“A traffic special” to start the New Year and to highlight why we can’t bury our heads in the tarmac. It is not a lecture on Co2 emissions, but an overview that covers growth, congestion, trends, and the dilemmas, including the financial ones.
In 2007 there were 27m cars registered in the UK. In March 2019 it was 38.4 million. There are 2.56m in London. 40% of households own a car in Inner London, but in Richmond it is 75%.
The number of vehicle miles driven on London roads in 2019 was 22.6 billion. This is a 20% increase since 2009. However, driving on residential (“quiet) roads increased from 5.5bn to 9.5bn miles.
Of the 6.8m private vehicle trips made daily in Greater London, it is estimated that 4.2m are short enough to be walked or cycled.
The average car is parked 95% of the time. About half are parked on-street and this amounts to 5000 kilometres of kerbside parking. Cars are getting bigger and roads can become impassable.
‘C’ and residential roads are increasingly used to avoid congestion bottlenecks. There are smartphone apps, like Google owned WAZE, advising how to “drive like a local with short-cuts”. Drivers would not welcome this on their own streets.
The fastest growing element of vehicle purchasing and contribution to traffic has been the delivery van. “The massive increase in traffic on C roads is probably a combination of home shopping and van-based services.” (AA President)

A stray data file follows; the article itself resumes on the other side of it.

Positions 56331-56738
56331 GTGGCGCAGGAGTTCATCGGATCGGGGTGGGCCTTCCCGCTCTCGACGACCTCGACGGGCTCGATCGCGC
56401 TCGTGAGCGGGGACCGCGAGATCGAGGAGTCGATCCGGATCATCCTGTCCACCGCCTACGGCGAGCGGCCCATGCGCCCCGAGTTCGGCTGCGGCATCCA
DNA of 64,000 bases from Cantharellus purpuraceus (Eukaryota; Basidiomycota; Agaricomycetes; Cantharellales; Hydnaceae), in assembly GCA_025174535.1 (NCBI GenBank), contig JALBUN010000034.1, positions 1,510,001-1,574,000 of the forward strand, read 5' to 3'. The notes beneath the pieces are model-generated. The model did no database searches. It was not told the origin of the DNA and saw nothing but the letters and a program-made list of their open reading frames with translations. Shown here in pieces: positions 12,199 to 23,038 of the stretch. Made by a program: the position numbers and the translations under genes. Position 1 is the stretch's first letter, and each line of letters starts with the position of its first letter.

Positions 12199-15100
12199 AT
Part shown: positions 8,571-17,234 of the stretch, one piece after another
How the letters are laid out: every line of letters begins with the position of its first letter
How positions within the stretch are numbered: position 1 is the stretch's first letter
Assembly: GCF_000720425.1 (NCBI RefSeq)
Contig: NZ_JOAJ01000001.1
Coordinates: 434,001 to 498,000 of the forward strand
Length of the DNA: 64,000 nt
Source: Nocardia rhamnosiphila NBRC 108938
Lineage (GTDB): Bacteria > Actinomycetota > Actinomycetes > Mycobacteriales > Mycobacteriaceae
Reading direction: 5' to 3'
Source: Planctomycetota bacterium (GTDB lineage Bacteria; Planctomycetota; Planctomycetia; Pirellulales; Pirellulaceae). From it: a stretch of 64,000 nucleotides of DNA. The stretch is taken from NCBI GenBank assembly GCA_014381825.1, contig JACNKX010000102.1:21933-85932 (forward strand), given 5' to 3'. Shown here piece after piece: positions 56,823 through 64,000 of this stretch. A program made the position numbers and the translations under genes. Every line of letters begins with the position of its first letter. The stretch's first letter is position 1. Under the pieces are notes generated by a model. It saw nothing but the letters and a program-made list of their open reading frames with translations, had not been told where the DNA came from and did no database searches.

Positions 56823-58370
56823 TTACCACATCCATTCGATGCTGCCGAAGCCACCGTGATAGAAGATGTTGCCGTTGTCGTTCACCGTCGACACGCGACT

Central Government, as Highways England, has responsibility for the “strategic network” of motorways and a few major A roads. They are spending £27bn for 2020-25 to ease congestion on these roads that barely touch London. Traffic will move more freely to roads outside their control where local authorities do not have such sums to spend. As the Department of Transport forecast a 35% increase in traffic by 2030 any successes may be short lived.
The forecast increases in traffic mean more emissions. The government’s ban of sales of petrol and diesel cars after 2030 reflects the view that only by forcing the conversion to electric vehicles can climate targets be met. Unfortunately, this will not ease congestion and add to pm2.5 emissions. Other solutions, modal but also financial, are needed to resolve congestion.
Electric cars mean lost revenue on fuel duty, VAT and excise duties. So, Central Government might consider taxing the electric charging of cars, but will certainly look at charging for road usage. TfL under the Mayor has the trunk roads (5% of capital’s roads but 30% of miles driven) and has holes to plug in its finances. It would be surprising if the Boroughs did not collaborate and follow suit. The sophistication could assess a journey, not only by distance, but vehicle type, time of day and type of road. I think it will happen.”
Cllr Richard Bennett
South Twickenham Ward. Leader, Green Group